Wednesday, December 7, 2011

Dear M.

Dear M.,

I wanted to make sure I answered your questions about hell and judgment, but I ended up not getting this done for last Wednesday (11/9). So it’s late, but anyway, here it is.

I don’t know if I’ll remember all your questions – if I don’t get to them all, or if you have more questions, ask me or C.M. or anyone who know the faith. These aren’t my answers; they’re the Church’s answers. And again, if you can figure out how to navigate it, is a great resource.

You asked why hell is permanent. The short answer is that hell is permanent for the same reason heaven is permanent. Life on earth is temporary; life after death is eternal (except, of course, for Purgatory, which prepares us for an eternal heaven). Our lives here are preparation for eternity.

It’s important to remember that God doesn’t send anyone to hell and he doesn’t want anyone to go to hell, but he does permit us to go to hell if we choose it. We choose hell by rejecting God and not repenting of it. We choose hell by committing mortal sins and not repenting of them. A person who commits a mortal sin and dies without repenting (going to confession or having perfect contrition) goes directly to hell.

Imagine you have a friend who had a really horrible day, couldn’t sleep all night and just got a test back with a horrible grade and is trying to figure out how to tell her parents. The two of you are talking, and she snaps at you over something little. You will probably be hurt but won’t find it too hard to forgive her. Now, let’s say you have another friend who breaks into your house and kills your parents. That’s probably going to completely destroy your relationship with her.

That’s kind of how things work with God. We are all sinners, but some sins are so serious they completely destroy our relationship with God. These are mortal sins. It’s not possible to commit a mortal sin by accident: for it to be a mortal sin, it has to be a grave matter (something serious), you have to know fully what you’re doing and you have to fully will it. If you were forced or seriously pressured into it, or if you honestly had no clue that it was wrong, in that situation it may only be a venial sin. But just because it’s not possible to commit a mortal sin by accident doesn’t mean it’s not possible to commit a mortal sin. It is possible, and those who commit a mortal sin and die without repairing their relationship with God (i.e. going to confession) go directly to hell. God doesn’t want people to go to hell, but if they choose it, he respects their choice.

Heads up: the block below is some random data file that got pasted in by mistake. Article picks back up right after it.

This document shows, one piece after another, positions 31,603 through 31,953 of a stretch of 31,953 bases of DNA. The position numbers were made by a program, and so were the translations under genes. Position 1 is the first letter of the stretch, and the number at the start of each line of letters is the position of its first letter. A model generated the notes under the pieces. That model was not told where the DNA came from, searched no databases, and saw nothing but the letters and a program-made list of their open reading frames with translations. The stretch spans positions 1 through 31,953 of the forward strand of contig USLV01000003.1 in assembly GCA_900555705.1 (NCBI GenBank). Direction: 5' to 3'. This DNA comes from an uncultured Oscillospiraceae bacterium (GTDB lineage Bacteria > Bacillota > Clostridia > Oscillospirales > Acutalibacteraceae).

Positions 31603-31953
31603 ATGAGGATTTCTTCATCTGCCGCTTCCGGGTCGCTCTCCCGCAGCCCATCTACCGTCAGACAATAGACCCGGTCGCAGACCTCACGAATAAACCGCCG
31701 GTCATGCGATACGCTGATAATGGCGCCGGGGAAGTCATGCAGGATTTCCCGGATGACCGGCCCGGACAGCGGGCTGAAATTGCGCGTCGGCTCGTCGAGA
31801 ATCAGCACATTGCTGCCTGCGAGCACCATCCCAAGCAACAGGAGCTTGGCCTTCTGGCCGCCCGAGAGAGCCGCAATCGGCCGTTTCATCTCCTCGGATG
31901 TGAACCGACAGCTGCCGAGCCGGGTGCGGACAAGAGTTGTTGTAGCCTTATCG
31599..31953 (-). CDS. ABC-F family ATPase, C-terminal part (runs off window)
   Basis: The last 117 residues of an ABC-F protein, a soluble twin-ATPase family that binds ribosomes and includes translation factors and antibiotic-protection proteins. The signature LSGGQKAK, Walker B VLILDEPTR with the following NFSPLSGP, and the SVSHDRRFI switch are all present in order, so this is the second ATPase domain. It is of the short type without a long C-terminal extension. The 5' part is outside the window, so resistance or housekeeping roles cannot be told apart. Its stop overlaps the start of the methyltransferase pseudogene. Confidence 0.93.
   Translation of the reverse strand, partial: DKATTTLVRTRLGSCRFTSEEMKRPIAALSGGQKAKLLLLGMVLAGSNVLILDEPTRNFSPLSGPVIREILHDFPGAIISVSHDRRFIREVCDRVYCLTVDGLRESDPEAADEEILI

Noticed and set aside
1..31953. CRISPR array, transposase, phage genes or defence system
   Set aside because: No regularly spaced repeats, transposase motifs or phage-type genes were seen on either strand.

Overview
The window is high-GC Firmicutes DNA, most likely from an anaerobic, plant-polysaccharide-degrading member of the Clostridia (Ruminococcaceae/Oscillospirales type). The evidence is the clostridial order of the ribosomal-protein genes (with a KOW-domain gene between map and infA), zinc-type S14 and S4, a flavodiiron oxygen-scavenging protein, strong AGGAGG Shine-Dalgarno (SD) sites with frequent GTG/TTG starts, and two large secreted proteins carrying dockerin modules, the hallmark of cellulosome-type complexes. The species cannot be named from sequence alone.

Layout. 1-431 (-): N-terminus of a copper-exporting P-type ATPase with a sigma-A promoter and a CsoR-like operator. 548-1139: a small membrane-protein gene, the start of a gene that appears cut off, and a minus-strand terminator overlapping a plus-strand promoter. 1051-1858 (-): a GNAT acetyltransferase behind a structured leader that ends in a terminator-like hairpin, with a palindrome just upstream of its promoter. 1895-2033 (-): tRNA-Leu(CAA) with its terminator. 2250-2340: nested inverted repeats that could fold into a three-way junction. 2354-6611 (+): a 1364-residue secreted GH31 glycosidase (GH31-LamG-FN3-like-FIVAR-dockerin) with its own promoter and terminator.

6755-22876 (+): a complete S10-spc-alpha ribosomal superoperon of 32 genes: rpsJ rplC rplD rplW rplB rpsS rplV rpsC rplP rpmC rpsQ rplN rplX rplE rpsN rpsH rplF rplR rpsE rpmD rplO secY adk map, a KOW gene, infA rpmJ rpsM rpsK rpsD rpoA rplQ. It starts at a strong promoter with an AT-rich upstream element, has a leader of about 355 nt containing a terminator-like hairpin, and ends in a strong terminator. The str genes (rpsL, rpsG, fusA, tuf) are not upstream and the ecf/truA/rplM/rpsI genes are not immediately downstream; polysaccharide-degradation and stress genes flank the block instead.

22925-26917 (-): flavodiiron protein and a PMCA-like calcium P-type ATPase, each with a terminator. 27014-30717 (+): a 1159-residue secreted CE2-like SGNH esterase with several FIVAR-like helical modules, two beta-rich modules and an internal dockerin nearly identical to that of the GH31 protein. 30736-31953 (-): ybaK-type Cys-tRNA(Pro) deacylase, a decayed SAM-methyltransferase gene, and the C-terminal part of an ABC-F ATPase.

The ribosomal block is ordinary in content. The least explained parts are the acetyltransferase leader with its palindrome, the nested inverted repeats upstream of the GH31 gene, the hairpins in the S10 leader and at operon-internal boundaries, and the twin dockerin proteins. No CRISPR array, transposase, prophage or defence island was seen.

God is forgiving, of course, and will forgive us for any sin we commit, provided we repent and turn back to Him. He understands our weakness, but it’s not enough to say “oh, well, I’m human, and I’m weak, so it’s okay if I don’t bother trying to be good.” Our human weakness doesn’t mean sin is permissible, it just means that sin is likely. God’s forgiveness doesn’t mean He just ignores everything we do wrong, but that He will help us back up when we fall, if we ask. God calls us to be holy, to grow in virtue, and to grow closer to Him. We will never complete that task on earth, and we’re going to keep messing up, but we have to keep working at it. God knows that we’re going to fail sometimes, and that’s why He gave us the sacrament of confession. He knew we would fall, so He gave us a way of getting back up. He wants us back. He loves us, and – don’t you want to be close to the people you love?

If we choose heaven (and remember, we choose this by doing what’s right, going to confession when we sin, and growing closer to God), then when we die, God will welcome us into heaven where we will be with Him and the angels and saints for eternity. If we choose hell (we choose this by rejecting God, by committing mortal sin and not repenting of it), that’s the choice we made. God will always respect the free will He gave us; he won’t force Himself on us if we reject Him. But if we ask for His help in growing closer to Him, He will give us all the help we ask for.

At the end of our earthly lives, God judges us and decides whether we go to heaven or hell. He doesn’t pick and choose arbitrarily who goes to heaven and who goes to hell. He sees into our hearts and looks at our lives and the decisions we’ve made. He knows, for example, how you treated your parents during your life. Maybe He will see a time when you were impatient with them. Maybe that time you just flat-out wanted to be selfish, or maybe you had a horrible time trying to sleep the night before and were also really stressed about an exam. He will take all these things into consideration, and He will judge with justice and mercy.

I think that answers your questions, but if it doesn’t, or if it brings up new ones, then ask. (I actually really love answering these questions, so don’t hesitate!)